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After Yang: Much too Instagram Stories: The Motion Picture for my taste, though casting Colin Farrell as a cogitative tea connoisseur is aces. Also now want “Ozu-vision” as an option for FaceTime, so get on that Tim Cook.
The Batman: The film I imagine Ricky Fitts would grow up to make after the events of American Beauty. Gotham City certainly has the emo-depressive aura here of a discarded plastic bag blowing in the wind…for three hours that admittedly proceed at a gallop, and which are bookended by the same earnestly deployed Nirvana needle-drop (OK, doomer). Like many from the J.J. Abrams school, ‘A’-For-Effort is director Matt Reeves’ aesthetic ethos. He can construct, but his and Greig Fraser’s images are never more than competently oblique. Preferable to Nolan’s chaotic, bludgeoning bombast, of course, but that’s beyond a low bar. Pattinson gives good brooding-billionaire Chiroptera; Paul Dano stinks in that uniquely Paul Dano way (his dweeb-psycho act is now in its pushing-40 paunch phase); I might very well watch Colin Farrell as goombah Penguin when his spinoff HBOMax series hits the streams; and Zoë Kravitz, you’re no Michelle Pfieffer, shockerIknow. Penning this capsule right as Reeves has released a telling deleted scene featuring Irish Tye Sheridan as Hannibal Jester: “He’s got a vision.” “You think his motive is political?” “Oh no no, this is very, very personal.” From your acid-gnarled lips to geek-God’s ears.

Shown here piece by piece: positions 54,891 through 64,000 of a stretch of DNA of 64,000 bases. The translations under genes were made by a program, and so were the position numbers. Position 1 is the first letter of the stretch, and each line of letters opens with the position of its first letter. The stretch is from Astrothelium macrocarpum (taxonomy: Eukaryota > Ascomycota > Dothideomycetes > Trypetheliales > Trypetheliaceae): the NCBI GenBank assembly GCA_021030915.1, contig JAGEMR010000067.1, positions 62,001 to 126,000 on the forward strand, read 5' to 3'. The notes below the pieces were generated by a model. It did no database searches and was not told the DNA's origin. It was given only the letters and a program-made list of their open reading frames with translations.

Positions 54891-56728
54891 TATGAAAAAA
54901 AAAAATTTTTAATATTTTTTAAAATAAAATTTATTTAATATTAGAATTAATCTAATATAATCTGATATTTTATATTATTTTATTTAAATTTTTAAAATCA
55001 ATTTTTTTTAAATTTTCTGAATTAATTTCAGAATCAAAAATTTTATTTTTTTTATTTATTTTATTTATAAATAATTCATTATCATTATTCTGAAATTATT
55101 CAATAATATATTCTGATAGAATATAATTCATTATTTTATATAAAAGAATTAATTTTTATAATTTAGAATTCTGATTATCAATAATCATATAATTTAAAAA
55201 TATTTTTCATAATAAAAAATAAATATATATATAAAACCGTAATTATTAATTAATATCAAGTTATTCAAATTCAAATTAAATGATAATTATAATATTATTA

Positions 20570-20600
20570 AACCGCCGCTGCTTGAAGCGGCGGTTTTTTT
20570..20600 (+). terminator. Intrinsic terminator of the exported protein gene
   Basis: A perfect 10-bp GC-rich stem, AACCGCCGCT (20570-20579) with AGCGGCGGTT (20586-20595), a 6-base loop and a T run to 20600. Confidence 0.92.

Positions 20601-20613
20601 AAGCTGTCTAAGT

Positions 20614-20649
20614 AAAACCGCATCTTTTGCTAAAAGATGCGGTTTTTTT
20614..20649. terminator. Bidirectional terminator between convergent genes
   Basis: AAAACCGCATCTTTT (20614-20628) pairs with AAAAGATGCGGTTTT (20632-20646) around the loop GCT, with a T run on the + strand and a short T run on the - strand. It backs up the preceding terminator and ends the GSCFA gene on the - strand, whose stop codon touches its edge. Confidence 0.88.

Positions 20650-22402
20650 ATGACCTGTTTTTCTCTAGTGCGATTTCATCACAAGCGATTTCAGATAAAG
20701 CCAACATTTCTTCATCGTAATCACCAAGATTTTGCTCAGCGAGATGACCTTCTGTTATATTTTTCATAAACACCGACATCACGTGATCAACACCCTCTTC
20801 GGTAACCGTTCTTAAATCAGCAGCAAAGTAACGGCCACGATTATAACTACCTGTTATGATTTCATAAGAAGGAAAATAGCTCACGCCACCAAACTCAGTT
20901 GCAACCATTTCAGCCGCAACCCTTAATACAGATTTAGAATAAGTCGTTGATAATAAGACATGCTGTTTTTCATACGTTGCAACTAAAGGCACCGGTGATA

Deception: Many have tried, and most have failed, at successfully translating Philip Roth from page to screen. Arnaud Desplechin makes it work in his take on Roth’s 1990 novel of (maybe-real-life) infidelity by, in part, leaning into verbal artifice. The elder Roth avatar (Denis Podalydès) is American; his younger lover-muse (Léa Seydoux) is English. Yet everyone speaks, with nary a hint of knowing irony, Desplechin’s native French. It’s the right approach given that Roth’s dexterous prose, if adapted and enacted literally, loses much of its impact. His work (at best shameful, shameless, probing, pointed, offensive, hilarious) is ideally transposed through an authorial hall-of-mirrors, which means you need as knotty and nimble a voice as you’re getting. Desplechin’s close enough to that, and often equal to the challenge. I laughed especially hard at the smash-cut transition between post-coital discussions of foreskin (cut? uncut?) and the sociopolitical aims of the state of Israel, Roth’s unclouded profaneness being one of the crucial keys to his profundity.